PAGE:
It’s been an interesting and tough couple of weeks throwing this show together, but we’ve reached the finish line….or rather, the starting line.
Two nights ago we opened to a small, but warmly receptive, audience. The evening was replete with opening night fumbles from most of us, though nothing was likely noticed by the the audience. Not even the seemingly gaping hole filled only with the thoughts on stage of “why is no one speaking??”
And, even more, what the audience didn’t know was that when the SM got to the theater a few hours before call she discovered that all the light cues had disappeared from the board, and had to make an emergency call to the lighting designer (or his assistant) to come in and reprogram it all. Which she magically did.
I’m happy to say that last night didn’t have its often too typical second night slump, where the excitement and energy of an opening night can drop you like some crash after a sugar high. No, our Saturday night show ran pretty well, we felt. No blunders (well, okay, I had one or two funky lines and one incorrect word which could have changed things in the plot entirely, but really it all worked in the end) and things ran smoothly and on time. What’s more, I’ve come to realize that there is some fine work being done in this show. The mystery script is well written and the actors have come together to play rather well with each other. I’m really starting to enjoy this little gem, and am looking forward to its run.
What didn’t work last night, on a beautiful autumn evening, was having an audience. The group gathered in the house was smaller on this second night than on the first. Very small. This was rather disappointing. Felt a bit like a let down.
There are several problems with having a small audience, but I think that the main one is that everyone is aware of it. Everyone on stage and in the house. An audience member in this situation may not feel compelled to laugh or respond when it will easily make him or her noticed (though thankfully last night’s group did!) and that may be complicated by a feeling of being relied upon to laugh or respond. Okay…so now they aren’t relaxed and enjoying the show but are instead feeling their own pressure to perform. (Although I do think the folks last night did enjoy it…so my hypothesis may be totally off.)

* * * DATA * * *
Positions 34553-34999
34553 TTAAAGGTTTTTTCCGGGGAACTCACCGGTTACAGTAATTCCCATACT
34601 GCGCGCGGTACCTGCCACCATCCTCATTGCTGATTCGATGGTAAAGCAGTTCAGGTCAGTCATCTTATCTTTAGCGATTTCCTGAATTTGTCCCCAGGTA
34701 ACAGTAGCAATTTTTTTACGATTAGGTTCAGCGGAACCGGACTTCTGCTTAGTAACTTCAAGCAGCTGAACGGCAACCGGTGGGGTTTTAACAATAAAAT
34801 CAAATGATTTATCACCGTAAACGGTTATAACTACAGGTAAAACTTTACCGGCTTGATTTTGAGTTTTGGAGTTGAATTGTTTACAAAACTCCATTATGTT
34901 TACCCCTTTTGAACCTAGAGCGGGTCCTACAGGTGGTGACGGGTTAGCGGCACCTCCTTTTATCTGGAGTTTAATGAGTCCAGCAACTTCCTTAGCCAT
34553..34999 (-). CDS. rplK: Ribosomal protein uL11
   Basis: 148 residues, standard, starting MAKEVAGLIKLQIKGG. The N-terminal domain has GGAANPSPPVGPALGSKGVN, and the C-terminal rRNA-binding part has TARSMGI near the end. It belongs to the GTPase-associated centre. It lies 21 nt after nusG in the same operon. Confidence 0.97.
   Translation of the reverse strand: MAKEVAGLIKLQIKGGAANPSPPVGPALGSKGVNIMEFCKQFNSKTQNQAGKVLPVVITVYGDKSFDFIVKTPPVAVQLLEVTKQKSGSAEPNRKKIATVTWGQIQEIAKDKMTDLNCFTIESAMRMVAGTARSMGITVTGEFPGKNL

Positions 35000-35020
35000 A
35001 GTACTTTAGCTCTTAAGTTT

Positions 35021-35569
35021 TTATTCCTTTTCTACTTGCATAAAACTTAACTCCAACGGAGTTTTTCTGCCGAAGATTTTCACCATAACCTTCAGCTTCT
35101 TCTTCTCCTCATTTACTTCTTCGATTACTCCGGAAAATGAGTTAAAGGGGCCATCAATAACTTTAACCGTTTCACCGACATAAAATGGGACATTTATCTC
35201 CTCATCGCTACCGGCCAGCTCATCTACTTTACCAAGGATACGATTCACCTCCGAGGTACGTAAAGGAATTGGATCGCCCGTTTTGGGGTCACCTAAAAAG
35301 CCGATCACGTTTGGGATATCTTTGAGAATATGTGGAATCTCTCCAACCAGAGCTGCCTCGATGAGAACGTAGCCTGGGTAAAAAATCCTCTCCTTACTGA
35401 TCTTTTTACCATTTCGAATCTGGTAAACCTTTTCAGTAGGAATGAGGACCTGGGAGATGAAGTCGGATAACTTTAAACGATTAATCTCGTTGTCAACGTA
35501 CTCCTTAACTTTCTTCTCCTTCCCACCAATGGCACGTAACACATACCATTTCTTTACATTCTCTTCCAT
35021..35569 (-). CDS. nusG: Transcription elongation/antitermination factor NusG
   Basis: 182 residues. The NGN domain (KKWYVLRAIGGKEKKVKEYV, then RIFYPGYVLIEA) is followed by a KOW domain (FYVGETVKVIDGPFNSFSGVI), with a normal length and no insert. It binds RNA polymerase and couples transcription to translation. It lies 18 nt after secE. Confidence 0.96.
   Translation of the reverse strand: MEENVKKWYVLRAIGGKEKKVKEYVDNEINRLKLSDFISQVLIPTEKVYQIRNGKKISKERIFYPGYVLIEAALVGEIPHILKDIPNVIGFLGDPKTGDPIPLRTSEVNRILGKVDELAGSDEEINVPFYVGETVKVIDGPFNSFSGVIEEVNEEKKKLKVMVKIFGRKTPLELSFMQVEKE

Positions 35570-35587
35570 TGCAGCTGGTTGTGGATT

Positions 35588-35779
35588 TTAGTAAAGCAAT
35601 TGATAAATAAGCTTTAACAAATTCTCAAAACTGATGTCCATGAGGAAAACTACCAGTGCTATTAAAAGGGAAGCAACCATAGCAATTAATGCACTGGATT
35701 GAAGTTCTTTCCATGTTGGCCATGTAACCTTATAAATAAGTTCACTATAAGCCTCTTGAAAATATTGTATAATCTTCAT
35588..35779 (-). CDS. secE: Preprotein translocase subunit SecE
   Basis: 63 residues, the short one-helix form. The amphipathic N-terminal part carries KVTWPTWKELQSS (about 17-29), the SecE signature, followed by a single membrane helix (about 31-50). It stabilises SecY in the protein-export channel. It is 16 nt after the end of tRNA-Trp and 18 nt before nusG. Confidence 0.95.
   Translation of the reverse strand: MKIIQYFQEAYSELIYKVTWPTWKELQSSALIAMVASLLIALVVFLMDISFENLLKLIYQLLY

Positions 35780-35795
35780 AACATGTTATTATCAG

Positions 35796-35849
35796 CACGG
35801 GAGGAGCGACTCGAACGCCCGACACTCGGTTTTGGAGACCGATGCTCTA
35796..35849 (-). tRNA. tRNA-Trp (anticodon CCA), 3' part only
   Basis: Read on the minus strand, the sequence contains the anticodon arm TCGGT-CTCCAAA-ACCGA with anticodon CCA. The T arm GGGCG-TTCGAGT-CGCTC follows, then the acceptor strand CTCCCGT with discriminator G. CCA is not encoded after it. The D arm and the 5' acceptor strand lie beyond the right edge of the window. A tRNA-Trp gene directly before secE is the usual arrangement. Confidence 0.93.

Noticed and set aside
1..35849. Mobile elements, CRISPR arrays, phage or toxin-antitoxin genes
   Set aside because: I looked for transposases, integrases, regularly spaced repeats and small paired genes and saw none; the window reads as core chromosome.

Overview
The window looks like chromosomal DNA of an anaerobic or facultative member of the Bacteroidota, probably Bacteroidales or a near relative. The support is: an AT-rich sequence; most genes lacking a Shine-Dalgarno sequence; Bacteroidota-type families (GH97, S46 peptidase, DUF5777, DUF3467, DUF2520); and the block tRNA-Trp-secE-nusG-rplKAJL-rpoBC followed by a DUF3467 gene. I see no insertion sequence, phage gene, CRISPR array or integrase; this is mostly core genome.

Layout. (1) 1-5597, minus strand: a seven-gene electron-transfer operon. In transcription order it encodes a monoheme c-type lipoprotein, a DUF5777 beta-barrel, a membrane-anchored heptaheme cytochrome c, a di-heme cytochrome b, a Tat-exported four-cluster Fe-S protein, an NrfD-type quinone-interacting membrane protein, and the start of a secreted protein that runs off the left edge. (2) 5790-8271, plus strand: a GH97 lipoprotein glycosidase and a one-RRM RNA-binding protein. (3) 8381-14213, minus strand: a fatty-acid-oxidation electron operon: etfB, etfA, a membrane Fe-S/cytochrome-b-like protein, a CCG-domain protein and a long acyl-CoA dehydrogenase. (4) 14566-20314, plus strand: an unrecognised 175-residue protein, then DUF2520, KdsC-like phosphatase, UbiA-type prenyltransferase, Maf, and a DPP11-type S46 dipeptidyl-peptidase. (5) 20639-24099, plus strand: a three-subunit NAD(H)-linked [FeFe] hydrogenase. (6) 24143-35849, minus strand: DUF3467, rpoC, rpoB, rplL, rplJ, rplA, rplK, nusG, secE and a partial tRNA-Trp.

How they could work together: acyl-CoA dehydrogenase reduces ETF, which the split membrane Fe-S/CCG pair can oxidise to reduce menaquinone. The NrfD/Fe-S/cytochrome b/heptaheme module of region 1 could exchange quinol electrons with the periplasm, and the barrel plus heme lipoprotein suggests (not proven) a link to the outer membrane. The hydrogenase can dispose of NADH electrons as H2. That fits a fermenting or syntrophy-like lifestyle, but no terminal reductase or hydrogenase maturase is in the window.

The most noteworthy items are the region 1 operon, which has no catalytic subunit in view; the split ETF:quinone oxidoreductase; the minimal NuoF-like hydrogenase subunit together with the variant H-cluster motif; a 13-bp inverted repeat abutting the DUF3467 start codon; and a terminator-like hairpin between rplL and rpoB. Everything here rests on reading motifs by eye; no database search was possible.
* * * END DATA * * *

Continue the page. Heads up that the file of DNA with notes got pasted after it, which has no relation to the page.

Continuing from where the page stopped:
Meanwhile, up on stage, actors are keenly aware of the few people (especially if they’re known to all or most of the cast) and perhaps feeling their lack of relaxation, and it all combines to give the whole thing a strange kind of air. It’s almost, but not quite, that of yet another dress rehearsal, and leaves us wondering when the audiences arrive. This isn’t to say that the actors weren’t working as hard as they would’ve otherwise. That’s certainly not the case here. But in the end, it’s not quite the same experience as playing to fuller house made up of strangers.
What’s more, though, is that if this were a show where I was uncertain in my own work or questioned the quality of the acting, I might be less bothered by the small houses (or no reviewer to my knowledge, but that’s another story) but in this case, as I said to one my cast mates after the show, I think there’s some good work being done here and I hope people will witness it.
As for a reviewer…well, that might help put butts in seats, and that’s the only thing this production is currently lacking.
I’ll be there again today, at 4 pm, where I expect to take the experience of the last two performances and combine it with the knowledge learned from rehearsal, and hopefully forget all of it as the lights come up, and continue growing and polishing my work and my connection with my fellow actors. As I’ll do throughout the run.
If anyone cares to join me, Dial M for Murder is playing at the Gremlin Theater through November 19.